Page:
Cite This Page:

National Institute Of Standards And Technology. "Ultrafast Laser Speeds Up Quest For Atomic Control." ScienceDaily. ScienceDaily, 29 November 2004. <www.sciencedaily.com/releases/2004/11/041123212422.htm>.
National Institute Of Standards And Technology. (2004, November 29). Ultrafast Laser Speeds Up Quest For Atomic Control. ScienceDaily. Retrieved October 24, 2014 from www.sciencedaily.com/releases/2004/11/041123212422.htm
National Institute Of Standards And Technology. "Ultrafast Laser Speeds Up Quest For Atomic Control." ScienceDaily. www.sciencedaily.com/releases/2004/11/041123212422.htm (accessed October 24, 2014).

Share This



More Matter & Energy News

Friday, October 24, 2014

Featured Research

from universities, journals, and other organizations


Featured Videos

from AP, Reuters, AFP, and other news services

Police Testing New Gunfire Tracking Technology

Police Testing New Gunfire Tracking Technology

AP (Oct. 24, 2014) A California-based startup has designed new law enforcement technology that aims to automatically alert dispatch when an officer's gun is unholstered and fired. Two law enforcement agencies are currently testing the technology. (Oct. 24) Video provided by AP
Powered by NewsLook.com
3D Printed Instruments Make Sweet Music in Sweden

3D Printed Instruments Make Sweet Music in Sweden

Reuters - Innovations Video Online (Oct. 23, 2014) Students from Lund University's Malmo Academy of Music are believed to be the world's first band to all use 3D printed instruments. The guitar, bass guitar, keyboard and drums were built by Olaf Diegel, professor of product development, who says 3D printing allows musicians to design an instrument to their exact specifications. Matthew Stock reports. Video provided by Reuters
Powered by NewsLook.com
NYPD Gives High Tech Anti-Terror Weapon to 41,000 Officers

NYPD Gives High Tech Anti-Terror Weapon to 41,000 Officers

Buzz60 (Oct. 23, 2014) New York City officials announce a new technology initiative for the NYPD. Tim Minton reports smartphones and tablets will be given to more than 40,000 NYPD officers and detectives in an effort to change the way they perform their duties. Video provided by Buzz60
Powered by NewsLook.com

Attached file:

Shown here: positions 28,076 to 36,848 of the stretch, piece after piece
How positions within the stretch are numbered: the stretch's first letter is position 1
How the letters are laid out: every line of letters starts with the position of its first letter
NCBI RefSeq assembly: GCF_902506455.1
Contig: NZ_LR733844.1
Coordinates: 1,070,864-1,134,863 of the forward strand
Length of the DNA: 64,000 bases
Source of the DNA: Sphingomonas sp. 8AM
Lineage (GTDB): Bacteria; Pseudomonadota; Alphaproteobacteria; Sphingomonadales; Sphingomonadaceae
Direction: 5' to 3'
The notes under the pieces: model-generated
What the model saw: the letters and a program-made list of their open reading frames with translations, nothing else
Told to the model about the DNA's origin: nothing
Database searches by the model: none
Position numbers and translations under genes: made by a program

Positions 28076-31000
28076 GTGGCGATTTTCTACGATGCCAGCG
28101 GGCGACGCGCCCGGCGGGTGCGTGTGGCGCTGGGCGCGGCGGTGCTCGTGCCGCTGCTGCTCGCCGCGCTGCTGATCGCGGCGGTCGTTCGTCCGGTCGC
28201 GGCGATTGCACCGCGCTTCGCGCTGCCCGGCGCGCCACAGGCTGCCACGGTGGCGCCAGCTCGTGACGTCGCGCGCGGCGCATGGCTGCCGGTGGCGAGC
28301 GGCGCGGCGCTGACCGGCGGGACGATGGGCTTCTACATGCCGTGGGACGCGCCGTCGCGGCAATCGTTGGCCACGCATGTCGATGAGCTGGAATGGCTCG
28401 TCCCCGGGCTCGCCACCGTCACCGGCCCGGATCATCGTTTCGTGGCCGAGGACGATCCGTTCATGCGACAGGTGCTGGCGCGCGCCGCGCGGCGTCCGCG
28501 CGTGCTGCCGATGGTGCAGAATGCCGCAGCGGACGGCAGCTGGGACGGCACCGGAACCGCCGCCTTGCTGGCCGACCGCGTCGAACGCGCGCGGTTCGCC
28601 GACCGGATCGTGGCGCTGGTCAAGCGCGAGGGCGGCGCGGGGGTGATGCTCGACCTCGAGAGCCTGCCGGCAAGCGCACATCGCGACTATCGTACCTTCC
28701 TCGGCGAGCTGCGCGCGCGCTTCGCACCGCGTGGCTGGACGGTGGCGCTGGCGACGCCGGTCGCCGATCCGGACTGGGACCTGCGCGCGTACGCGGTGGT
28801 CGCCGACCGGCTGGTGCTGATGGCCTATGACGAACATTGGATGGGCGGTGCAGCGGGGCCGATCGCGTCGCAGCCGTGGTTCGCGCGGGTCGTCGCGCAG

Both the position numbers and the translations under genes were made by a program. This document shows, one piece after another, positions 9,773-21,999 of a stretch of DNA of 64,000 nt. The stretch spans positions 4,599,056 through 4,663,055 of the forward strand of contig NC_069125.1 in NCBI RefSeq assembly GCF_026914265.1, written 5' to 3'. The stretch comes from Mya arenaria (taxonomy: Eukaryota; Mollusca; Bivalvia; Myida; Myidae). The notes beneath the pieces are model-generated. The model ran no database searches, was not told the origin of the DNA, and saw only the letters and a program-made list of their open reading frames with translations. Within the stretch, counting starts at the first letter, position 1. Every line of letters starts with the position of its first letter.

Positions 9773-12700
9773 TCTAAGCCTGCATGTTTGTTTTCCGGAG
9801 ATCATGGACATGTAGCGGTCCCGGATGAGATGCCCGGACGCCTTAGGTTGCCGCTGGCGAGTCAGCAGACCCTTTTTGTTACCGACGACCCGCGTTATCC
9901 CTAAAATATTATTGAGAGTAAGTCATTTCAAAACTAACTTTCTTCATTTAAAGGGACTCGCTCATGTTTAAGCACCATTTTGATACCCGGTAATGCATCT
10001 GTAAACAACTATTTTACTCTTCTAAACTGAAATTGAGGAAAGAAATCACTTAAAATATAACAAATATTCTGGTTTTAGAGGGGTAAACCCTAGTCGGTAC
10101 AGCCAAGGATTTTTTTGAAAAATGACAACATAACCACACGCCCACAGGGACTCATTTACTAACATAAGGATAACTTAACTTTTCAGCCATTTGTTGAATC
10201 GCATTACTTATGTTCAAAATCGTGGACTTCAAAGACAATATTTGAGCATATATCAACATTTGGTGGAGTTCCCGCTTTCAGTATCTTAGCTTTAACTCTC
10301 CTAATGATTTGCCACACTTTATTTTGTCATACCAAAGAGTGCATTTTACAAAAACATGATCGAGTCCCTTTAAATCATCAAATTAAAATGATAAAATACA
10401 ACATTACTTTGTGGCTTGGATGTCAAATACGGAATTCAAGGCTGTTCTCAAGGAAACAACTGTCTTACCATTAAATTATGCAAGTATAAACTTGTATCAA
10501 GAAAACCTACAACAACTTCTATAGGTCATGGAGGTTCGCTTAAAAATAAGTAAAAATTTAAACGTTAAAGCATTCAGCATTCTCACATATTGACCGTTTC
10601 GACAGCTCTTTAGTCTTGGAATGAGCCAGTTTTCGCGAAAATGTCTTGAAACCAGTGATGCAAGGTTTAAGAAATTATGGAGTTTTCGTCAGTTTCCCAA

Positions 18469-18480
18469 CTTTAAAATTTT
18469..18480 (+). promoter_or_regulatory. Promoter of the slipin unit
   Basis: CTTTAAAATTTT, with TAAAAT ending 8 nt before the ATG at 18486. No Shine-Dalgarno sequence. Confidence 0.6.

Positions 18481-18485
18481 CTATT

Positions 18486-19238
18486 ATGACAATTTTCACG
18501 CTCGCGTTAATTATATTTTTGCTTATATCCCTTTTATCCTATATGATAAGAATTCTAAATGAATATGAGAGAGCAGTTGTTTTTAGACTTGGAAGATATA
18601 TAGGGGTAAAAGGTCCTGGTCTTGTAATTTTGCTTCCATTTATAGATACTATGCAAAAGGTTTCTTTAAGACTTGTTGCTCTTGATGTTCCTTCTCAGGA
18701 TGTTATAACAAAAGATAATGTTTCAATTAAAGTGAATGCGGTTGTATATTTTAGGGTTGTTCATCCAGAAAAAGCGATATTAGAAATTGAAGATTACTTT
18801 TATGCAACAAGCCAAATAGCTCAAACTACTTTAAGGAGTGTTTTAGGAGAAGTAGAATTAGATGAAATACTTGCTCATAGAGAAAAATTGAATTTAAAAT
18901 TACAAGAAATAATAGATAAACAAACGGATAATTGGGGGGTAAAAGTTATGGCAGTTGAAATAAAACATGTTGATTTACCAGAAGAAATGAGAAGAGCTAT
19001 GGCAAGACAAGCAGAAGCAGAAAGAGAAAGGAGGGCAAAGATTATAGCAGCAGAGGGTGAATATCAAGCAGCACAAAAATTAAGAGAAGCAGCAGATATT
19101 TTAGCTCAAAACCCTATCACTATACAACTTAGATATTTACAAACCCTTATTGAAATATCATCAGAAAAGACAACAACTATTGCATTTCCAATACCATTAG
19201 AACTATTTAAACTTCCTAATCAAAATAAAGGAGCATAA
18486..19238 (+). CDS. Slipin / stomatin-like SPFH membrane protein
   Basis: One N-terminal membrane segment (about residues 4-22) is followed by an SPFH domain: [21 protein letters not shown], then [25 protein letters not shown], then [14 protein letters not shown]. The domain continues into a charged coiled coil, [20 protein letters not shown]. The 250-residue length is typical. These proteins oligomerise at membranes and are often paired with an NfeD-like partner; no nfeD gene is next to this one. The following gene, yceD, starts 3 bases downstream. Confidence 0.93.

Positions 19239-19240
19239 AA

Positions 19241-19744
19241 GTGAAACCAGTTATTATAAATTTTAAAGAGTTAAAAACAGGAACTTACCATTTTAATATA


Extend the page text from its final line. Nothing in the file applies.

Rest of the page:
Chameleon Camouflage to Give Tanks Cloaking Capabilities

Chameleon Camouflage to Give Tanks Cloaking Capabilities

Reuters - Innovations Video Online (Oct. 22, 2014) Inspired by the way a chameleon changes its colour to disguise itself; scientists in Poland want to replace traditional camouflage paint with thousands of electrochromic plates that will continuously change colour to blend with its surroundings. The first PL-01 concept tank prototype will be tested within a few years, with scientists predicting that a similar technology could even be woven into the fabric of a soldiers' clothing making them virtually invisible to the naked eye. Matthew Stock reports. Video provided by Reuters
Powered by NewsLook.com

Search ScienceDaily

Number of stories in archives: 140,361

Find with keyword(s):
Enter a keyword or phrase to search ScienceDaily for related topics and research stories.

Save/Print:
Share:

Breaking News:

Strange & Offbeat Stories


Space & Time

Matter & Energy

Computers & Math

In Other News

... from NewsDaily.com

Science News

Health News

Environment News

Technology News



Save/Print:
Share:

Free Subscriptions


Get the latest science news with ScienceDaily's free email newsletters, updated daily and weekly. Or view hourly updated newsfeeds in your RSS reader:

Get Social & Mobile


Keep up to date with the latest news from ScienceDaily via social networks and mobile apps:

Have Feedback?


Tell us what you think of ScienceDaily -- we welcome both positive and negative comments. Have any problems using the site? Questions?
Mobile: iPhone Android Web
Follow: Facebook Twitter Google+
Subscribe: RSS Feeds Email Newsletters
Latest Headlines Health & Medicine Mind & Brain Space & Time Matter & Energy Computers & Math Plants & Animals Earth & Climate Fossils & Ruins